However, in the case of urgent applications for Bilingual Support this is not a requirement. In such cases it is expected that, after the assessment and outcome of the application, your service will then develop a SIP. Where an urgent application has been approved without a SIP, any subsequent applications will not be considered until your service has developed their SIP.

Before beginning an application, you should discuss with your Inclusion Professional (IP) whether Innovative Solutions Support is the most appropriate option for your circumstances.

The following resource is designed to help you to develop your project.

Applying for Innovative Solutions Support

There is a separate application form for each type of Innovative Solutions Support Project.

Applications for Innovative Solutions Support can be made at any time and can be for an individual service (or a specific care environment within the service) or a group of services.

With support of your Inclusion Professional, you will be required to complete the relevant application form and, if required, a Project Plan before lodging your application through the Inclusion Support Portal.

Project Plan

Developing a Project Plan is an important part of the planning process. Project plans show who will be doing what, and when and how it will be implemented.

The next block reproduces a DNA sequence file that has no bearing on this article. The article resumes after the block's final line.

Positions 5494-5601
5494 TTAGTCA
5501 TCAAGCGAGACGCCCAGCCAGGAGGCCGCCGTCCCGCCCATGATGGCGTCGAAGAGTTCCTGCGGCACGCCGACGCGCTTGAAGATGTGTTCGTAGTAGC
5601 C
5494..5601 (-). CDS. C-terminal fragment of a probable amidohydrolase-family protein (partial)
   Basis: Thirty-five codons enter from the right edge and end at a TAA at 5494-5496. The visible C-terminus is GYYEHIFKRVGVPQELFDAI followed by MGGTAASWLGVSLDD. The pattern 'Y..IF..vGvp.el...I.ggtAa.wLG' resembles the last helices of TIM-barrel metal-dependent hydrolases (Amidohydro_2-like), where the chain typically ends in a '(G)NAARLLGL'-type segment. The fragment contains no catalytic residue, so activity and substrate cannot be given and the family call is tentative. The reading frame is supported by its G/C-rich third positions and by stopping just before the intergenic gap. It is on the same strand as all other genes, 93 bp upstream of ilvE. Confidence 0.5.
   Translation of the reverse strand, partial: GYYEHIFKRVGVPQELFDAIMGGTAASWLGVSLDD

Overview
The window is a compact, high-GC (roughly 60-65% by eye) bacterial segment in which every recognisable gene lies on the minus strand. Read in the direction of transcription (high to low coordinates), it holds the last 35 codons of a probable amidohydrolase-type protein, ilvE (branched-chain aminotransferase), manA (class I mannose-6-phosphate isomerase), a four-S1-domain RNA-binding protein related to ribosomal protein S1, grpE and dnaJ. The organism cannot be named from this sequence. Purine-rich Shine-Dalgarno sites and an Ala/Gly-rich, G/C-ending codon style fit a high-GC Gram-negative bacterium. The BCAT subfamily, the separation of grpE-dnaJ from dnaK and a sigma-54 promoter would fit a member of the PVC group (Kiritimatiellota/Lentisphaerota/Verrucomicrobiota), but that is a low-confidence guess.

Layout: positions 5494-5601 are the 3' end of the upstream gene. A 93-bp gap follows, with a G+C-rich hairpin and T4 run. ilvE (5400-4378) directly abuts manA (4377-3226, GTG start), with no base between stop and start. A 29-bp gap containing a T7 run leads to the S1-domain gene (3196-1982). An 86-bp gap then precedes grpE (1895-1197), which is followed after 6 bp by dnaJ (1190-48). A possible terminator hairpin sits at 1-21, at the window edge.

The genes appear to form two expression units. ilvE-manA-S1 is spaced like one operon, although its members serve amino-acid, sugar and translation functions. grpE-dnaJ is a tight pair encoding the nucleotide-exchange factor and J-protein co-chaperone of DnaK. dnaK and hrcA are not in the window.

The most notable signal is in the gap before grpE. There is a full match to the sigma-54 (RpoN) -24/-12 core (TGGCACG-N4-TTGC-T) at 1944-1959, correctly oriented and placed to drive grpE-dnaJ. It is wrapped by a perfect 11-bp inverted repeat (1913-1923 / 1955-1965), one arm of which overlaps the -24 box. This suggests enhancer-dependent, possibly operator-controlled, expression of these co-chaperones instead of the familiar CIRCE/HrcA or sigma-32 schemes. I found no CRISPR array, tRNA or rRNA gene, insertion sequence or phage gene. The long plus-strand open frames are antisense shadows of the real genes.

An Innovative Solutions Support Project Plan should be developed in consultation with your Inclusion Professional and your chosen Support Provider.

Please note: For Bilingual Support applications, a separate project plan is not usually necessary. However, if your proposed project is more complex than can be easily shown on the Application Form, please use the Project Plan resources below to develop a separate plan.

Submitting an application

Services are required to upload their application form and relevant attachments to the IS Portal. Once submitted, each application is sent to the service's Inclusion Professional for endorsement and is then assessed by the Inclusion Development Fund Manager (IDFM).

Application outcomes

If funding is approved

The service will receive an email with a Letter of Offer attached, providing the details of their approved Innovative Solutions Case. This will be sent to the Service Provider email address listed on the SIP. This letter must be signed and returned to the IDF Manager at Once the agreement is executed, payment will be made directly to the service from the Department.

If funding is not approved

The service will receive an email with an Application Declined letter attached. This will be sent to the Service Provider email address listed on the SIP. The outcome of the assessment will be available as an ‘Assessment Outcome’ note on the IS Case.


Services work with their Inclusion Professional to develop a project proposal.

Applying in the funding page for each funding type


Processes for payment and expenditure for Innovative Solutions support funding claims.

Claiming in the funding page for each funding type


Services must report any changes to the approved project.

Change in the funding page for each funding type